A few months ago, I realized that being a marketing coordinator for Ripple requires signing up for a ton of sites and web apps. And all of those require user names and passwords. Passwords which should be unique to each site. Before my days in IT, I was blissfully ignorant of the dangers of repeating passwords, and had no clue as to how one should go about creating the best password. Luckily, despite my ignorance, I was never the victim of a hacked account or, much worse, identity fraud. Still, I changed my ways once I got the lowdown on password creation from my fellow Ripplers. But now I had to manage all of these long, somewhat forgettable passwords and phrases I use on a daily basis.
Macs have KeyChain built into OS X, and it’s great for people who use only one workstation. But the downfall is that it’s local-only. All passwords and auto-fill information are hosted on that machine. As soon as you find yourself using another workstation, it’s useless. I, myself, have two Mac laptops, a PowerPC G5, and a Windows machine running XP Pro. They all have different operating systems, use different web browsers, and are rarely if ever on the same network. That renders any idea of syncing a password program across all my machines impossible. Well, certainly beyond my understanding as a video professional. So, I started looking into the emerging market of web-based password managers. The big names in this field are 1Password, KeePass, and LastPass. All of which store your data locally, as well as online through various encryption methods. But the big winner for me was LastPass, as it offers nearly everything the others do free of charge and it seamlessly integrates with nearly every browser on any modern operating system. And the paid version of LastPass, which includes tablet and smartphone support not available as freeware, is a incredible deal at just $1 per month. I haven’t bought into the paid version yet, but thus far the free version has been everything I had hoped for and more.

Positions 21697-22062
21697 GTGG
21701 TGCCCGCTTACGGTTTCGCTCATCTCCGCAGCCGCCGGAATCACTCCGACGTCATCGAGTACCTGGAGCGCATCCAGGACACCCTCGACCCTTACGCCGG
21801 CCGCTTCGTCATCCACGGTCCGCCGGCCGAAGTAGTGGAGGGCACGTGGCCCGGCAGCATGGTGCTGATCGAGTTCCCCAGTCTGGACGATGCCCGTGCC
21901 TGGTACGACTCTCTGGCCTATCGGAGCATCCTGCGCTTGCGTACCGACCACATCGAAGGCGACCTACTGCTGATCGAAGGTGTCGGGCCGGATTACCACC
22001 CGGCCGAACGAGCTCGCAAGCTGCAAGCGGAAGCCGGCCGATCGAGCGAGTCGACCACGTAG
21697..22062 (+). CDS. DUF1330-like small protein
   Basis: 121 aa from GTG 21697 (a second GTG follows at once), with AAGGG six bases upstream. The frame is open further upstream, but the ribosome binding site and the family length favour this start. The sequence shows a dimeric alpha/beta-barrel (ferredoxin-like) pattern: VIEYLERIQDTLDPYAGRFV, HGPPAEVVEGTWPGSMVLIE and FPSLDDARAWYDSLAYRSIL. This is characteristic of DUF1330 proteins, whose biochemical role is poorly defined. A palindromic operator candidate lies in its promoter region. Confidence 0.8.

Now, no matter what machine I happen to be using, I can go online and log in to LastPass and all the passwords to every site I’ve previously added are available to me by way of a simple browser plug-in. And LastPass supports every major web browser on the market. So, using both Chrome on my MacBook Air and Safari on my archaic PowerPC G5 is no problem. I just sign in with my master password for LastPass and the rest can be filled in when I visit a specific site. Another great feature is that when you’re logged into LastPass, you can set certain sites to auto-login and others to prompt you when a password is available. That’s been particularly handy for me as I maintain several social media accounts, both personal and work-related, and like to choose between accounts instead of being stuck with just one user name and password option.
There are those out there that will boohoo storing any information online, and I definitely understand their concerns. However, from what research I’ve done, using a web-based password manager is no less safe than storing passwords by way of a local-only method. What’s more, using these kinds of managers eliminates the desire to write down passwords in text files, on sticky notes, or in a notebook that contains no encryption at all. For those people who know they’ll be using multiple workstations, logging into a ton of sites, and/or have multiple accounts on one site, having a web-based password manager that stores encrypted data on both your machine and in the cloud is something I recommend exploring. As for what password creation methods are the most secure, we have a little ditty on that in the works.